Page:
“Deep and simple…” 

Paul Zimmerman in conversation with Reinhard Stammer


Paul Zimmerman: How did you develop interest in art?

Reinhard Stammer: I have been drawing and painting since my early childhood and it was a long time ago. I painted naturalistically very early on, but I started abstracting at the age of 16. Wanted to study art. But life had different plans for me. Painted and experimented until I was 52 years old. At the age of 55, due to a serious illness, I sold the publishing house I had founded and realized what is really important to me: art! I had many life experiences and they began to unfold in my pictures. My painting style changed rapidly and today I have found what I have been looking for for so long. I have always been drawn to cave painting. It’s so immediate and authentic. So are my pictures today. Simple and strong!

PZ: What is the most challenging aspect of your work?

RS: To stay unaffected and by myself. It is the moment that counts and not the structure of the mind. I learned that in my Zen exercises.

PZ:  What work do you most enjoy doing?

RS: I came to Cy Twombly via Klee, Picasso, Pollock, Basquiat

PZ:  What is your artistic process? How do you create your work?

RS: Very, very spontaneously.

PZ:  Do you have any particular goal in mind when your start a new piece?

RS: Never!

PZ: How do you know when your artwork is finished?

RS: It’s an impulse.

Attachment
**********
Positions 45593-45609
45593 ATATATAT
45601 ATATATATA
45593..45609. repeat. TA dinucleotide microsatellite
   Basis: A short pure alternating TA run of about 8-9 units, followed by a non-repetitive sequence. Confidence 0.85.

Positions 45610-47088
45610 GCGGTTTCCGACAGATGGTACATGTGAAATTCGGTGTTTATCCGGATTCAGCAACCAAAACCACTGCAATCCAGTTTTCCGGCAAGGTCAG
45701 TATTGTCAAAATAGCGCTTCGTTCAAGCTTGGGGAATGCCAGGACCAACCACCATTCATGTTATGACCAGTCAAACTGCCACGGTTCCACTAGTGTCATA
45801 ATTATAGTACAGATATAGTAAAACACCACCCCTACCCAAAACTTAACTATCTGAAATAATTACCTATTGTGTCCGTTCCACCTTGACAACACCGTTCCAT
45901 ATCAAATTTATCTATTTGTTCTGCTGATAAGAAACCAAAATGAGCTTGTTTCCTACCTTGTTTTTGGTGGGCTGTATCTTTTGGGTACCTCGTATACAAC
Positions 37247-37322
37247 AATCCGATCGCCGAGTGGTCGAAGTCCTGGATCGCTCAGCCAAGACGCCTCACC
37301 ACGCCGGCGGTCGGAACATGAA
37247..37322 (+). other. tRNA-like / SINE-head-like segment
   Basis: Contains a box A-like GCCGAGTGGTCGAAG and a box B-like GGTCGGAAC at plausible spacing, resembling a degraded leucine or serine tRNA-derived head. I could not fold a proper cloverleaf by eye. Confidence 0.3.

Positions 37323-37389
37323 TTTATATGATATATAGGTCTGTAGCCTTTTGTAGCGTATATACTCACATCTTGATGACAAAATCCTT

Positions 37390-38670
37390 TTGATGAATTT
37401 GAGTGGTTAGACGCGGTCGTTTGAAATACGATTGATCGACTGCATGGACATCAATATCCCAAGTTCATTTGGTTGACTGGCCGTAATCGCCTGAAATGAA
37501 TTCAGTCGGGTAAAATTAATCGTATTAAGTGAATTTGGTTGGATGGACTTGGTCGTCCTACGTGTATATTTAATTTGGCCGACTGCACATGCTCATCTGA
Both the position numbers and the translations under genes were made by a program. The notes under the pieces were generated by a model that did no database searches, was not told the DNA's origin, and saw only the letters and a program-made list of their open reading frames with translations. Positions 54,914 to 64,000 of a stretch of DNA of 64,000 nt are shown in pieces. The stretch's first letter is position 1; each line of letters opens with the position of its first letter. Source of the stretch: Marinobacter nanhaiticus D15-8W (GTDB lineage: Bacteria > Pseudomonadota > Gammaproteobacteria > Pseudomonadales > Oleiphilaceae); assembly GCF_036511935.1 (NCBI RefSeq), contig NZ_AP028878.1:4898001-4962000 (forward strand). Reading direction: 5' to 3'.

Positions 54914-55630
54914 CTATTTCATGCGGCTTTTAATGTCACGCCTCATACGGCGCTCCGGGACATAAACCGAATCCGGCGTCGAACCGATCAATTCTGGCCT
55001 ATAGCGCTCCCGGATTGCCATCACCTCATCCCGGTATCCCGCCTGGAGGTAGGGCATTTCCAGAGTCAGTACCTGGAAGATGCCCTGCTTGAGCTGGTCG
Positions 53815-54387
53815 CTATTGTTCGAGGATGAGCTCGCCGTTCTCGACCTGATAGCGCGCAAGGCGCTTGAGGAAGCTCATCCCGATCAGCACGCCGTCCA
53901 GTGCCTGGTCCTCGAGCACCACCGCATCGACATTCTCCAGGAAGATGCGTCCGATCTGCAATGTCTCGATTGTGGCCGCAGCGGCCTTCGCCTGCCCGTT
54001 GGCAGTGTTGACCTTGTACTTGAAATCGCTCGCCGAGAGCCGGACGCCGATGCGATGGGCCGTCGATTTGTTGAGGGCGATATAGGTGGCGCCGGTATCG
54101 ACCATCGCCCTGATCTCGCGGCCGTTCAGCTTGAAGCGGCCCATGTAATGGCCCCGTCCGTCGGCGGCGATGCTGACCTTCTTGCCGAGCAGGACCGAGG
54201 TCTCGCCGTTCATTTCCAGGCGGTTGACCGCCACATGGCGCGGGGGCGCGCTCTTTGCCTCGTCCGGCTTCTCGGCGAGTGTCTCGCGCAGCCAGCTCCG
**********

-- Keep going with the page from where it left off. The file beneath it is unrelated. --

PZ:  Have your practice changed over time?

RS: From figurative and morbid painting, sometimes very colorful, to mostly monochrome, abstract scratching on the painting surface.

PZ:  How would you describe yourself as an artist?

RS: A bit old and young at heart. Always on the lookout that I do not stand still in my art.

PZ: How would you define art?

RS: Deep and simple.

PZ:  How does the pandemic influence your work and sensibility?

RS: I don’t see a pandemic. I recognize a crime against humanity. There is no such thing as a pandemic, just a PCR test that aims to turn healthy people into sick. A great reset is taking place here, which has been staged in favor of the few difficult empires in the world. It affects me so much that I hardly paint anymore, but invest my remaining energy in the fight against this crime. Artist friends and I want to get together and dedicate our art to this task.

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